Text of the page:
Women's Auxiliary Association, of which many good and noble ladies were active and distinguished ornaments, was the name given to the North-eastern branch of the United-States Sanitary Commission.
It was organized in December, 1861, with headquarters in Boston
, and continued its work until July 12, 1865.
At that time, finding $6,462.14 in its treasury after its debts were paid, it resolved itself into a small committee to expend the residue of the money for the benefit of disabled soldiers, or women and children left by the war without their natural protectors.
Its first officers were, John Ware
, M. D., president; S. G. Howe
, M. D., vice-president
: Rev. Rufus Ellis
, secretary; and George Higginson
It had an executive committee of seven ladies, the chairman of which was the acting head of the work; an industrial committee of six ladies, whose duty consisted in purchasing material, and getting it converted into garments.
The cutting was done by volunteers, and the sewing by poor women, fairly paid for their work by persons of wealth, ready to do the twofold good of employing the poor, and furnishing garments for the soldiers.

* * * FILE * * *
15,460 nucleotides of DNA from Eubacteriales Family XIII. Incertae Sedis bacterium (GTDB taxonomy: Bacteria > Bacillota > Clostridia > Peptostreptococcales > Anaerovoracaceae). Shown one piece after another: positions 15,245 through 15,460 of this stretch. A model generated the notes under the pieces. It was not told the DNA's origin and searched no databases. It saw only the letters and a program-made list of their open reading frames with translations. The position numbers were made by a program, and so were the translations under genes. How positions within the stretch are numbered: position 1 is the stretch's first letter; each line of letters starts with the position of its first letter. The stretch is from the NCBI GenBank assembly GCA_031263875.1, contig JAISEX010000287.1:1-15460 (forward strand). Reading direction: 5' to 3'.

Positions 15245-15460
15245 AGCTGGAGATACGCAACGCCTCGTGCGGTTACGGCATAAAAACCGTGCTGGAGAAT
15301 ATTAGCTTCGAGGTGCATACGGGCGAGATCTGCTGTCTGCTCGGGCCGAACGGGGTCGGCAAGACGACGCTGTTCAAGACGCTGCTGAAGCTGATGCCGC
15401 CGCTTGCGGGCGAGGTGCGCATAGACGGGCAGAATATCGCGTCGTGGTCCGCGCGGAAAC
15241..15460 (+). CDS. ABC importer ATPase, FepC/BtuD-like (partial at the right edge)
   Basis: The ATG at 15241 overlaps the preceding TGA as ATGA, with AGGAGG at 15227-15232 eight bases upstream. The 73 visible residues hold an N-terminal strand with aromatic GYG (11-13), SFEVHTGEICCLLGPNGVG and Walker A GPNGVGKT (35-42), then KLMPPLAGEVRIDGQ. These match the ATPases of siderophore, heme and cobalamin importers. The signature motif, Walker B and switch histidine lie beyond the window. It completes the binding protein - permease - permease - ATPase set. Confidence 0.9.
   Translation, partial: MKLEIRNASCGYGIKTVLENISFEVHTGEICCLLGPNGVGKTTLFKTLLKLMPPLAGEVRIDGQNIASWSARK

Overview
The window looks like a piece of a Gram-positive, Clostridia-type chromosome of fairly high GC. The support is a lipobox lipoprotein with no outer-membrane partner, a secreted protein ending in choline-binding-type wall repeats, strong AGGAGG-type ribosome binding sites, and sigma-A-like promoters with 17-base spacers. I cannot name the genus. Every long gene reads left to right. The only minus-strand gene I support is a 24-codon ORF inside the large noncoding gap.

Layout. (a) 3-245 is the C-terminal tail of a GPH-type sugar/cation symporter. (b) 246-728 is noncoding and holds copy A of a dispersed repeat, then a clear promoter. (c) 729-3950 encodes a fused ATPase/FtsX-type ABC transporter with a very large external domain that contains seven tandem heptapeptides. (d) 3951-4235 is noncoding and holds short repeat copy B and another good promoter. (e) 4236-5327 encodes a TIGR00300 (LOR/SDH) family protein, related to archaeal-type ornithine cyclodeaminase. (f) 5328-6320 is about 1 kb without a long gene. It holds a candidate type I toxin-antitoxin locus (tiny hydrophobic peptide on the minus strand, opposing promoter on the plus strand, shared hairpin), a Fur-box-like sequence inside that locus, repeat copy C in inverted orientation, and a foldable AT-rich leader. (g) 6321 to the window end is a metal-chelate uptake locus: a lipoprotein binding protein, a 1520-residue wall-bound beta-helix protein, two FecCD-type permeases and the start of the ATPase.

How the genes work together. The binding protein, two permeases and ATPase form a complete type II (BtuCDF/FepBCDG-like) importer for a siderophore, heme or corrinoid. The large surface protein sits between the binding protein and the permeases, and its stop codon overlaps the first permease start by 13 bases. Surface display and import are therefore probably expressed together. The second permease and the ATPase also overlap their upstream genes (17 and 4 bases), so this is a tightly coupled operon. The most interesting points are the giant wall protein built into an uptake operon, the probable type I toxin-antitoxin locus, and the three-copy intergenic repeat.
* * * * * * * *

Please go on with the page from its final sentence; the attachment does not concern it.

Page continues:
No money was ever taken from the general fund to pay these seamstresses.
There was also a finance committee of seven gentlemen and five ladies, whose functions are sufficiently indicated by the name.
In addition to these officers working in Boston
, there was a large number, varying from fifty in the beginning of the work to one hundred and twenty-six at the end, of associate managers, ladies living in various cities and towns of New England
, who undertook the work of a rousing interest, each in her own locality; and of giving requisite information in regard to the needs, and the best method of meeting them.
Thus organized, the association began its work; bearing in mind that its duty was to act as medium of communication between the officers of the Sanitary Commission and the people of New England
; the former being free to make requisitions for any supplies needed for the soldiers, which requisitions the association was promptly to make known, trusting to the people to supply the need.
It never trusted in vain; for, though the demand, enormous almost beyond power of computation or expression, was seldom fully met, yet the response to